The International Journal of Tourism Cities is planning a special issue on “The impact of COVID-19 on tourism cities”. You can still send a 250-word abstract of your submission until 30 September 2020.
The full CfP as well as the direct submission link can be found here.
COVID-19 affects new urban tourism all over the world. The International Journal of Tourism Cities is planning a special issue on “The impact of COVID-19 on tourism cities”:
The coronavirus COVID-19 pandemic is likely to have a lasting impact on communities and the world’s economy for months, if not years, to come. However, some of the first sectors of the economy to bear the brunt of this impact are already tourism, hospitality and travel, with key tourism cities around the world being hardest hit, whilst expected to lead the response to this crisis.
The International Journal of Tourism Cities welcomes submissions in the form of viewpoints, research notes, case studies, literature reviews and research articles for a special issue on “The impact of COVID-19 on tourism cities”.
Articles will also be free to download for 3 months upon publication.
- Potential perspectives may include, among others:
- Resilience of tourism city brands
- Local impact of pandemic on host-guest relationships in tourism cities
- Changes in travel behaviours and responses from tourism cities
- Innovation-based responses by smart tourism cities
- Virtual city tourism perspectives as alternative experiences to physical travel
You can send a 250-word abstract of your submission until 30 September 2020. The full CfP as well as the direct submission link can be found here.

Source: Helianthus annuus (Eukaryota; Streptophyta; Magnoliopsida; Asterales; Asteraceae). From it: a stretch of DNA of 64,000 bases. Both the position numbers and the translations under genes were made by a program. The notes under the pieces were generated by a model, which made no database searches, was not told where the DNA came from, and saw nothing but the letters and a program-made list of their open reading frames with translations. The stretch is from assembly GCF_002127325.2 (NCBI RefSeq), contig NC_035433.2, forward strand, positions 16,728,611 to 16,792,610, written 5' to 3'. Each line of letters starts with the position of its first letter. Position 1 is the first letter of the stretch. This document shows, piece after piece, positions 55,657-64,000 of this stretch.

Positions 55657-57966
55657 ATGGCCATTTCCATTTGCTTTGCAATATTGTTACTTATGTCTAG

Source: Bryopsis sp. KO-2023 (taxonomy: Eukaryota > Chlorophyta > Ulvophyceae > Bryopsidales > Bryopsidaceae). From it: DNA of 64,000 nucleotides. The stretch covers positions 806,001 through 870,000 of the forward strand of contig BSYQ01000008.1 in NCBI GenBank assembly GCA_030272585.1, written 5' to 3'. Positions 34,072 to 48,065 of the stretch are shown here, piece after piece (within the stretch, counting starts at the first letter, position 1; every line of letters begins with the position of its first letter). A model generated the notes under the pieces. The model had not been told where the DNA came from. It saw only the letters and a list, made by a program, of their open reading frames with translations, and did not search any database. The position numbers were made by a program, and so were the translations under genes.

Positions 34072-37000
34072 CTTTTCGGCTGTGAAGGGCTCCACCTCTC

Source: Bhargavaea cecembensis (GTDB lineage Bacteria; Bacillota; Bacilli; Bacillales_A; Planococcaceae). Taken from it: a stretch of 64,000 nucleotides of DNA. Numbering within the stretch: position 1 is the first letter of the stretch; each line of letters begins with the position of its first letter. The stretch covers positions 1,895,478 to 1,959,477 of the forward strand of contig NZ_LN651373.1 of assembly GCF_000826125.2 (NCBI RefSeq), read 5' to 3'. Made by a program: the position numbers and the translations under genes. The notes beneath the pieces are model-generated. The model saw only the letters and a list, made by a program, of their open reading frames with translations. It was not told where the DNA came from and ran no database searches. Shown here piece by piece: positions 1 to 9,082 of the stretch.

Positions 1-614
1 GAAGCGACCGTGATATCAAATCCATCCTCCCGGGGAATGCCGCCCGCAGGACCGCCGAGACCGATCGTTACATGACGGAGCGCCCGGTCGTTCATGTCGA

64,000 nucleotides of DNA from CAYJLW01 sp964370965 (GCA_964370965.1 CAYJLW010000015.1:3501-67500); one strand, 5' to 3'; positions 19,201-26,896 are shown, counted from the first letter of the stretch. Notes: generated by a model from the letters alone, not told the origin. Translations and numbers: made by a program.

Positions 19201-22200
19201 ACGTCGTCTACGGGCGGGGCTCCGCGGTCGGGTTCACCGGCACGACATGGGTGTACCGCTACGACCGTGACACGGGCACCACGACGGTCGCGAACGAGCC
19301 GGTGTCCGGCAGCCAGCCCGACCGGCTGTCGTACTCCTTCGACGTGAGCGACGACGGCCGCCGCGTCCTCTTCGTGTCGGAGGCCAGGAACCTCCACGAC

The Power of New Urban Tourism: Markets, Representations and Contestations
Sybille Frank, Claudia Jürgens, Claus Müller, Anna Laura Raschke, Kristin Wellner
Topic and Objective of the Book
Since urban space is represented as an assemblage of important sights, buzzing atmospheres, distinctive local cultures and (imagined) ways of life attached to it, tourists are visiting cities in growing numbers. Recently, advertising slogans such as “live like a local” and the notion of staying in “homes” rather than in hotel rooms or holiday apartments have increasingly shifted the attention of urban tourists from sightseeing to life-seeing and life-sharing. The marketing campaigns transport the idea of embedding oneself in a residential neighborhood in order to at least temporarily attain the status of a local while traveling.
This New Urban Tourism (Maitland 2007) – a new variant of tourism that turns residential neighborhoods into tourist destinations – furthers the need of inhabitants to deal with these ever new, transient neighbors and raises questions of how to integrate them into their own notions of locals, non-locals and tourists. It also challenges the everyday life in urban neighborhoods as the routines of locals and tourists and their respective usage of public and private spaces might differ, if not clash. Touristification of everyday life, evolving usage practices of urban spaces, changing lifestyles and altering inhabitants may blur the line between distinguishable groups of users of certain spaces and expedite changes in neighborhoods and cities.
This book seeks to bring together theoretical and empirical research from different disciplines on how (and which) representations of people and places attract tourists to residential neighborhoods. How do local communities contest both these powerful representations, as well as the impact of New Urban Tourism on their neighborhoods? How is the housing market and the use of space influenced by new tourist demands?
We hope to advance the discussion on power relations, discourse and market power in housing and tourism, contested meaning-making, urban and touristic practices, and the politics of representation in the internationally rising research field of New Urban Tourism. We look for contributions that address but are not limited to one of the following themes:
Theories of New Urban Tourism
- Theoretic reflections and discourses on New Urban Tourism
- Relations between New Urban Tourism and other forms of mobilities
- Postcolonial perspectives on New Urban Tourism
New Urban Tourism and Housing Market
- Effects on rental and real estate markets and business models
- Economic impact of peer-to-peer platforms such as Airbnb
- Effects on traditional tourism markets and tourism infrastructures